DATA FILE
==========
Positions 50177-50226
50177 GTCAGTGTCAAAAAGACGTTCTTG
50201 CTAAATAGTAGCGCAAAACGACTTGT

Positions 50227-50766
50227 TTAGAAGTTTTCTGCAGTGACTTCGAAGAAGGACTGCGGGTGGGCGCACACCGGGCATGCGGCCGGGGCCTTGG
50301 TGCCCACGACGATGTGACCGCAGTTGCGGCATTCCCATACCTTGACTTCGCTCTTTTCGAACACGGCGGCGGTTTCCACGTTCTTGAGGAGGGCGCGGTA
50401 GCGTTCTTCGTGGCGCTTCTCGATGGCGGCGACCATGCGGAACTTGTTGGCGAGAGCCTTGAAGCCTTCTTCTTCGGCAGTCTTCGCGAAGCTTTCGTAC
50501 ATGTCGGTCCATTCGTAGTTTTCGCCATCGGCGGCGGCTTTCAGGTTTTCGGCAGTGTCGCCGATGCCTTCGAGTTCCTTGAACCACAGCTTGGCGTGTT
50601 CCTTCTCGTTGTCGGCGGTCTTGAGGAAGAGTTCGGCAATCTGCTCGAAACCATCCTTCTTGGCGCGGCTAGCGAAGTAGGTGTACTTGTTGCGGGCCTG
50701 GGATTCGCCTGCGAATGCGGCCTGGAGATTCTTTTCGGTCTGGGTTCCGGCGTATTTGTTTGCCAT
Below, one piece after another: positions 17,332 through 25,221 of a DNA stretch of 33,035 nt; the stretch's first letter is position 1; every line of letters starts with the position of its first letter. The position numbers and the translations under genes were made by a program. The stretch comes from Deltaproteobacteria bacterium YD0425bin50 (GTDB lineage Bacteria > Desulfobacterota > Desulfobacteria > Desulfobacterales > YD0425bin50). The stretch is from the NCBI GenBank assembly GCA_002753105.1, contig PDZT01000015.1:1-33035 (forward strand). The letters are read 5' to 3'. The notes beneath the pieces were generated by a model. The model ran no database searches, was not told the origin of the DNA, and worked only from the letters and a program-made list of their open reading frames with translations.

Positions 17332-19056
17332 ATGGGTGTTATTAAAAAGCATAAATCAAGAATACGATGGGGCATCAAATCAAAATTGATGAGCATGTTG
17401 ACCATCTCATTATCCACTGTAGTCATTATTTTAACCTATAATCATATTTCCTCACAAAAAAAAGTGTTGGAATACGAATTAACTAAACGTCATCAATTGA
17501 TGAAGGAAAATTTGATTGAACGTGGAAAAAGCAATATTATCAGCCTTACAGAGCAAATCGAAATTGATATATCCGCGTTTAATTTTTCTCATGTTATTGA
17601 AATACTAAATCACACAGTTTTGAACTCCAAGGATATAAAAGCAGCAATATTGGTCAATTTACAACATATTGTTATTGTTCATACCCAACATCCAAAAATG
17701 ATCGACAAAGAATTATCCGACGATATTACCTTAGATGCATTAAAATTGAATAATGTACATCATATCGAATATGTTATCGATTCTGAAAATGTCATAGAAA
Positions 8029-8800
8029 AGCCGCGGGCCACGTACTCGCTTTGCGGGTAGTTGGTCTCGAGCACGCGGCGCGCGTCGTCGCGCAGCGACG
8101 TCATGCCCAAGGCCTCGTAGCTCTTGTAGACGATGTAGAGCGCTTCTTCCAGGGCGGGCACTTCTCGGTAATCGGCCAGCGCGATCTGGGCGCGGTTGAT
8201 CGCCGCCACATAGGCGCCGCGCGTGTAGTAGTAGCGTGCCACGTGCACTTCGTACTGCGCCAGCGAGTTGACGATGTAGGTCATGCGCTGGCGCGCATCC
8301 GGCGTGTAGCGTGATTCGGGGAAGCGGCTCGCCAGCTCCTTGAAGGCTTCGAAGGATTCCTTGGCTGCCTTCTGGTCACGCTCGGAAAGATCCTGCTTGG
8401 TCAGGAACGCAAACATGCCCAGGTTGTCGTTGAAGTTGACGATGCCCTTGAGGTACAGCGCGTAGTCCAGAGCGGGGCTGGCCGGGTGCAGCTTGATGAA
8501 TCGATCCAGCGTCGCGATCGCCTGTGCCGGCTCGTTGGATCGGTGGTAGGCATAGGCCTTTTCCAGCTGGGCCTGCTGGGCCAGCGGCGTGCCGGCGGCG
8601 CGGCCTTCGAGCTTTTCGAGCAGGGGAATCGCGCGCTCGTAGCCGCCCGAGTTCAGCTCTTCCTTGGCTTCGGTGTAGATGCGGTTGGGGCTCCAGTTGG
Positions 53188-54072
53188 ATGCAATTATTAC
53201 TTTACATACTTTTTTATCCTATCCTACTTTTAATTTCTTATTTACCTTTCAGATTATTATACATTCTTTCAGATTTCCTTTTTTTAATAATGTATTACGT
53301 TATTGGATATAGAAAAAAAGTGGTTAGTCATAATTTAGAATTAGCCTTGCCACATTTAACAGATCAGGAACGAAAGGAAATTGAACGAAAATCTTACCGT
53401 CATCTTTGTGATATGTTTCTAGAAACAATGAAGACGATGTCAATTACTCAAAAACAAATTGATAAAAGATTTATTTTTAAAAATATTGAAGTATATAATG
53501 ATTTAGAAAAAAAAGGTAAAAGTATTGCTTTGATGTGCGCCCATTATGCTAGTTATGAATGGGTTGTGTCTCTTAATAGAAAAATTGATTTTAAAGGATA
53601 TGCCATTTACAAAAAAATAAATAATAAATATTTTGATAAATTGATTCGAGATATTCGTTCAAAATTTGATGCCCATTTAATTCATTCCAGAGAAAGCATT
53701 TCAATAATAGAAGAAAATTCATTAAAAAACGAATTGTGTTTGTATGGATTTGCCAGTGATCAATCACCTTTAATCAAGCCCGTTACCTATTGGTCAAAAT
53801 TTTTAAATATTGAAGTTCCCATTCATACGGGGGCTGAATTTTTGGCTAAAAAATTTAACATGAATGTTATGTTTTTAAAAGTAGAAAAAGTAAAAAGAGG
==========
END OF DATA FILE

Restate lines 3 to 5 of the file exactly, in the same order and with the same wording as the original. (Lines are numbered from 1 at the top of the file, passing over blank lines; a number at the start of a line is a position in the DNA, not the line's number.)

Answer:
50201 CTAAATAGTAGCGCAAAACGACTTGT

Positions 50227-50766
50227 TTAGAAGTTTTCTGCAGTGACTTCGAAGAAGGACTGCGGGTGGGCGCACACCGGGCATGCGGCCGGGGCCTTGG